A gothic style church has been voted the best tourist attraction in the coastal region of Thanet. St Augustine in Ramsgate was given the top spot by visitors on website TripAdvisor.
Some of the comments include-
"Loved this church which has been restored beautifully - friendly volunteers who were keen to share their knowledge with us. Beautiful."
"Wonderful building and lovely interior. Interesting layout and passion tableau. [F]riendly steward who took time to explain about the architect and the buildings. Serene atmosphere and beautiful colours. Opportunity to light candles and buy postcards and homemade preserves."
The Grade II-listed wall of Reading's St Laurence Church which has been propped up with scaffolding for three decades will be repaired. The Borough Council's planning committee approved plans to demolish and rebuild five sections of the wall and rebuild them on new concrete foundations.
Plans have been approved to demolish five sections of the wall and rebuild them on new concrete foundations where necessary and reusing existing bricks. The work programme has been backed by English Heritage, but must be approved by Local Government Secretary Eric Pickles.
The wall is the retaining wall of St Laurence Churchyard. The churchyard is now closed but had been conducting burials for hundreds of years. The borough council has responsibility for maintaining 'closed' churchyards.
The church is a Grade I-listed Norman building and any work will have to take account of the archaeology of the site, the sensitivity of dealing with human remains and the preservation of the trees.
The wall was built in the mid-16th Century at the request of Queen Mary to enlarge the churchyard. It has medieval flint facing with repairs from the 16th, 18th, 19th and 20th Centuries.
A band of 19th Century brickwork contrasts with the older sections beneath. A tree fell last winter and damaged part of the wall near the gateway. The wall forms a key part of the Abbey Quarter Project which is the subject of a second Heritage Lottery bid after the first one failed.
But the wall is to be repaired using cash from the Local Sustainable Transport Fund because its repair will open up an important town centre pavement which is currently unusable.
Where do you turn when you want a loan? A bank? A building society? A friend? How about your local church! Well this morning, Kent's first "community bank" to be held in a church opened its doors for savers and borrowers.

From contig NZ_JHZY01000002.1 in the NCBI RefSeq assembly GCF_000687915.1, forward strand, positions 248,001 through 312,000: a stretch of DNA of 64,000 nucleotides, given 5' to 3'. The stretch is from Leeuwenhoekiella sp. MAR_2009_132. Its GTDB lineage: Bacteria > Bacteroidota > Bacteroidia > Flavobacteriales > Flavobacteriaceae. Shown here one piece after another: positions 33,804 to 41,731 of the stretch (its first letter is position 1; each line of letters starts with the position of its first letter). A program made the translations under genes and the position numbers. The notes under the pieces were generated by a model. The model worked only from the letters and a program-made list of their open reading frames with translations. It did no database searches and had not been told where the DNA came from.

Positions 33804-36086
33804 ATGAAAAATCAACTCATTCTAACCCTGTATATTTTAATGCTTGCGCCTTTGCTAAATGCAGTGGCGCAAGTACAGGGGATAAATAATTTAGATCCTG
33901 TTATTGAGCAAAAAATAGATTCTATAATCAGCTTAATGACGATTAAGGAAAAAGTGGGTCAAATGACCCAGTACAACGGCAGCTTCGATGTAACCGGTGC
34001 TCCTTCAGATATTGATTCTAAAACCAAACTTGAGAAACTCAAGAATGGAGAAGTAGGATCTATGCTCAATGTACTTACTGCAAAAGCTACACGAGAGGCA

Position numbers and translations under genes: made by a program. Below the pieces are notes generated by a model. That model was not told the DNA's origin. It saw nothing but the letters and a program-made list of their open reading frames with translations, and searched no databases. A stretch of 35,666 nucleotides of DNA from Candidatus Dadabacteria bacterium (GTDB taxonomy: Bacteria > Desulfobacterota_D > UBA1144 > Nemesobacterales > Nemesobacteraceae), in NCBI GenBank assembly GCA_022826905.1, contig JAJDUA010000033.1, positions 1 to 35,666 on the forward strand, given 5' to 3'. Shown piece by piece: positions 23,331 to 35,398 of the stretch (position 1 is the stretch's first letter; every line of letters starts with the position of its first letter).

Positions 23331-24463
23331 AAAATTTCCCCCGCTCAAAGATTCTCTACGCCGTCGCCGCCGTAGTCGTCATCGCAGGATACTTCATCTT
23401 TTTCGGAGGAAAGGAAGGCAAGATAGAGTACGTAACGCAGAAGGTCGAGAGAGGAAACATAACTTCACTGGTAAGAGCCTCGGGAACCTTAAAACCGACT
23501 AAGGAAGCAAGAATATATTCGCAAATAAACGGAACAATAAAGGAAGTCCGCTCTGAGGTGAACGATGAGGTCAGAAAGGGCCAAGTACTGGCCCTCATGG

Last year the Archbishop of Canterbury promised to do more to help people affected by debt, and to provide alternatives to high-interest "pay day loans". But are financial services really what the church should be involved in?
David Johns reports, speaking to the Rt Rev Trevor Wilmott, Bishop of Dover; parish priest Rev Lesley Jones; financial expert Justin Urquhart Stewart; and headteacher Patricia Hatt.
A church car park was closed after 25 litres of Hydrochloric acid spilled from a container in Faringdon, Oxfordshire. It happened at 10.15am yesterday. The container and the spill were quickly contained and cleared up by Oxfordshire Fire and Rescue crews dressed in protective equipment.
Incident Commander Station Manager Mike Adcock said: 'The quick action of members of the public in calling the Fire and Rescue Service, enabled the service to arrive promptly and effectively deal with the spill.'
Politicians and celebrities have been naming their favourite churches, including some very special buildings in our region - among them the favourites of Prime Minister David Cameron and UKIP leader Nigel Farage. David Wood reports.
It's chimed at every service for more than 400 years but now the church bell at Leaveland near Faversham has been stolen. Thieves heaved the 50 kg bronze antique over the edge of the church roof. David Johns spoke to Vicar Diane Webb; churchgoer Michael Peters and PC Preston Frost.
A church organ once played by the composer Handel will be played again at a special concert tonight after falling silent for a year. The instrument was installed at Holy Trinity Church in Gosport in 1747 and for the past year has undergone a major overhaul.
The restoration work was paid for using £167,000 of lottery funding. Now completed, it will be played again this evening during a special concert.
Imagine being given £67,000 only be told to hand it back a few months later. That's exactly what happened to a church in Kent. The money was left in a will by an anonymous benefactor. But a mix-up led to the wrong church getting the cash as Tom Savvides reports.